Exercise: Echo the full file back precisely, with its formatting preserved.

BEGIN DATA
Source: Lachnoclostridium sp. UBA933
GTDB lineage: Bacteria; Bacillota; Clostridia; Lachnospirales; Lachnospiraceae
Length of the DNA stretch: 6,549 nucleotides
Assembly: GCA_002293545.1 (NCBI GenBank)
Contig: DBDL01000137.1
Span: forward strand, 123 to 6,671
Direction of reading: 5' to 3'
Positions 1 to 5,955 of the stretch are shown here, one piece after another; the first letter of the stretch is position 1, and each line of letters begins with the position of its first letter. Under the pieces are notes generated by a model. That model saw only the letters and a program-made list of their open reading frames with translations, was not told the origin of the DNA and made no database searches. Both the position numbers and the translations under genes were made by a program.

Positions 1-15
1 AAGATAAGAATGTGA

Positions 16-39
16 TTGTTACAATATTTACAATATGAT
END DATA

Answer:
Source: Lachnoclostridium sp. UBA933
GTDB lineage: Bacteria; Bacillota; Clostridia; Lachnospirales; Lachnospiraceae
Length of the DNA stretch: 6,549 nucleotides
Assembly: GCA_002293545.1 (NCBI GenBank)
Contig: DBDL01000137.1
Span: forward strand, 123 to 6,671
Direction of reading: 5' to 3'
Positions 1 to 5,955 of the stretch are shown here, one piece after another; the first letter of the stretch is position 1, and each line of letters begins with the position of its first letter. Under the pieces are notes generated by a model. That model saw only the letters and a program-made list of their open reading frames with translations, was not told the origin of the DNA and made no database searches. Both the position numbers and the translations under genes were made by a program.

Positions 1-15
1 AAGATAAGAATGTGA

Positions 16-39
16 TTGTTACAATATTTACAATATGAT